The Barrie - Inches connection


Thomas Ogilvie, Ploughman, lived in the parish of Kettins in Perthshire in the late 18th Century. His second child, Betty, met a Shoemaker called John Inches, probably in Dundee, in the early 1840s. They got married in 1843 and lived in a 3-room shop on the corner of Camperdown Court and Barrack Street in central Dundee until John’s death in 1878. He had a prosperous business that employed 6 men in its heyday. His second daughter Betsy, born in 1856, was one of his machinists. She married Perth man John Stewart in 1876, and went to live in Glasgow, where he worked for the Scottish Cooperative Society. Their daughter Jane married into the Hamilton family from Dumfriesshire and became mother-in-law to one of the Glasgow Batesons, who eventually returned to the ancestral home in Windhill, Yorkshire.


Betsy Inches was a short, good-looking woman, quiet and not given to making fanciful statements. She, or her mother, was reputed to have witnessed the Tay Bridge disaster on the night of Sunday December 28 1879, when a train from the south fell into the river. How she managed to see the bridge on a stormy winter’s night, when the flat she lived in did not have a view of the river, is not clear. She is also said to have claimed that JM Barrie, the playwright, was her cousin, or second cousin.


On the face of it, the evidence is not promising: the surname endings – Ogilvie and Ogilvy are usually different; and the locations are different - the Ogilvies came from Kettins, near Coupar Angus in Perthshire, while JM Barrie’s Ogilvy ancestors were from the Kirriemuir area in Angus.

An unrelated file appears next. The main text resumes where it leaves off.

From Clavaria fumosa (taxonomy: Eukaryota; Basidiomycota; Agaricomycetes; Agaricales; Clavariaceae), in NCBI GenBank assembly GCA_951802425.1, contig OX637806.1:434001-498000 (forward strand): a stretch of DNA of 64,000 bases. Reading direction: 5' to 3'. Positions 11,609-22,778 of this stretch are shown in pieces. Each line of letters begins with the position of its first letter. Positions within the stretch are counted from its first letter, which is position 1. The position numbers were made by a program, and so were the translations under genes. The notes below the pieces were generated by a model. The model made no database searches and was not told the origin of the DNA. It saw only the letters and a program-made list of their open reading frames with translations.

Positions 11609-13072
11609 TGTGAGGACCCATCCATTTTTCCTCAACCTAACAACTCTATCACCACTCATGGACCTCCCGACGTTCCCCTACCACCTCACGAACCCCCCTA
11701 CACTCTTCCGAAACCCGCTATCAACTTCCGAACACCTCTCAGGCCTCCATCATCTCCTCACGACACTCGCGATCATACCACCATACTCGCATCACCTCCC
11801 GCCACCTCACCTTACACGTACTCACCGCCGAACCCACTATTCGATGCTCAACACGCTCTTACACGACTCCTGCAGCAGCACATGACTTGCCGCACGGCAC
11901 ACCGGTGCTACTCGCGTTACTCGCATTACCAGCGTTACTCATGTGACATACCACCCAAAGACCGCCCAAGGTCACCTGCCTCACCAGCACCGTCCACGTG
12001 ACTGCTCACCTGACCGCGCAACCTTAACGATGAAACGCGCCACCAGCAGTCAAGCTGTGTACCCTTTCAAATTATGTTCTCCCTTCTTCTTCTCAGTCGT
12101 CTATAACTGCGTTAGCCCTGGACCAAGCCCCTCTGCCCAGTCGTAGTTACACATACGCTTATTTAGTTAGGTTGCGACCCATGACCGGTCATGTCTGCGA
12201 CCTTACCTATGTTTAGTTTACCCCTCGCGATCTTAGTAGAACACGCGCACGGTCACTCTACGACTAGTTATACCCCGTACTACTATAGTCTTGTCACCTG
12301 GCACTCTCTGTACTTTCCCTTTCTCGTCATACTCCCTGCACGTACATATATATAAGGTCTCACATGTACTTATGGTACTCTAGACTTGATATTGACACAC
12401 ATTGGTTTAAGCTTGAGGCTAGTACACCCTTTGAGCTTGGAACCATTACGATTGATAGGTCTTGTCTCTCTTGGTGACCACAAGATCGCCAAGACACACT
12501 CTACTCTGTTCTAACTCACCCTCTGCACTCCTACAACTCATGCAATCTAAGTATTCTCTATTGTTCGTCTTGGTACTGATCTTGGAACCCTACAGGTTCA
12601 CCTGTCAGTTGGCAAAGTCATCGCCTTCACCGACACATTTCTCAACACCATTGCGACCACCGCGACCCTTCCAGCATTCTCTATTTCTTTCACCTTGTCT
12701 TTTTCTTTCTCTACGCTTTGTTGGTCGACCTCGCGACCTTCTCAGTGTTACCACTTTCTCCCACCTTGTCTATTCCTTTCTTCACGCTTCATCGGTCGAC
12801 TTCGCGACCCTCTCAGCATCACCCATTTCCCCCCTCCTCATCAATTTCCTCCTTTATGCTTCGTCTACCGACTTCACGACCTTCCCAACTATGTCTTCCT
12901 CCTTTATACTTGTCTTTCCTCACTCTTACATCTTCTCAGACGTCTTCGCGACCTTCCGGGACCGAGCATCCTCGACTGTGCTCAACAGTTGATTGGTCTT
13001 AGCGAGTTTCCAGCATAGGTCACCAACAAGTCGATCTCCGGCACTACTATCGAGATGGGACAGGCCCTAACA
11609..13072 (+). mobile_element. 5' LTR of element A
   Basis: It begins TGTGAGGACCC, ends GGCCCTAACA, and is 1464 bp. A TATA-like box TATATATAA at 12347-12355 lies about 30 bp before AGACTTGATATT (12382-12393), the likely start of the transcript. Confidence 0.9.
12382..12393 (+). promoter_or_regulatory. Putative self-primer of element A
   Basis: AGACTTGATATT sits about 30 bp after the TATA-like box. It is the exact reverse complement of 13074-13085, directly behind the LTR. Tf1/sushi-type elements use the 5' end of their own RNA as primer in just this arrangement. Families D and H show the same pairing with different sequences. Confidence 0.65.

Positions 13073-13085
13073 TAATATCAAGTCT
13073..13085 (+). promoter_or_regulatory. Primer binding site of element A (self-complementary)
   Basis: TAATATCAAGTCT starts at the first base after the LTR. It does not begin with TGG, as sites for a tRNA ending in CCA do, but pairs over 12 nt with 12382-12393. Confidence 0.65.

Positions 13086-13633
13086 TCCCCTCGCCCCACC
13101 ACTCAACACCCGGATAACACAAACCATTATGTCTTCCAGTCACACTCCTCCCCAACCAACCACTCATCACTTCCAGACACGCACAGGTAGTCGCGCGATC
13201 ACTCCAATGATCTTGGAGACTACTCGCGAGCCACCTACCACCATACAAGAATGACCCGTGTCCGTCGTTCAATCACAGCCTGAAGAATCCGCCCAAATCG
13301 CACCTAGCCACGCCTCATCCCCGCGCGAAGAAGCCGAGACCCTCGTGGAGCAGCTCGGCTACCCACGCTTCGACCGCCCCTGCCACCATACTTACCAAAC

JM Barrie was the son of Margaret Ogilvy and David Barrie. His maternal grandparents were Alexander Ogilvy and Mary Edward. Betsy’s grandparents were Thomas Ogilvie and Janet Millar. They could not have been cousins since there is no common grandfather.


However, JM Barrie’s grandmother May (or Mary) Edward probably came from Ascreavie in Kingoldrum parish, just to the west of Kirriemuir. Her husband, and JM Barrie’s grandfather, Alexander Ogilvy, came from Upper Ascreavie farm. Betsy Inches’s aunt was called Innes (from the Gaelic innis, meaning island or meadow), Edward. Innis, or Eunice, was born in Kingoldrum parish, probably at Upper Ascreavie, where her father Peter was a tenant farmer. These small farm communities contained few families - Ogilvy, Edward and Stormonth were the principal names and intermarriage must have been common. Unfortunately, there is no firm evidence that Peter Edward and May Edward were related: little is known of May Edward, except that she married around 1815 and died about 1827. This suggests a birth in the late 1790s; Peter Edward’s father was probably Robert Edward, who married in 1769 and died in 1776. He had three children: Janet was born in 1770, Peter in 1772 and Jean in December 1774. There is no May or Mary in the record, and given his early death, he wouldn’t have had time to produce one.


So, although it is perfectly plausible that Betsy Inches and Margaret Ogilvy were cousins by marriage, the evidence at present is inconclusive.


There are at least 2 characters in the records with interesting names: William Barrie Inches was born in 1872 in Dundee, but no link with either our Barries or our Inches has been found. And a James Inches married a Jane Barrie in Liff in 1892 but, again, no links have been found.


Innes Edward had four brothers and two sisters, all of whom are mentioned on a monument erected at Kingoldrum Parish Church. Innes herself is on the Ogilvy family tombstone in Newtyle Parish Churchyard.


Thomas, born around 1808, was a General Labourer in Kirriemuir.

James, the firstborn, and William and David were all medical practitioners in the Forfar area.

David died at the age of 24 of TB.

James practised as an MRCS in Forfar.

William Edward called himself a Surgeon and practised medicine in Dunnichen and Carmyllie parishes. He occupied a modest house in the village of Letham and never married. This may help to explain how he came to be worth over £8000 in cash at his death in 1889. Clearly something of an eccentric, his Will makes interesting reading: his nephew Charles, for instance, “is to get nothing, nor to be allowed to enter my house; that's him settled”.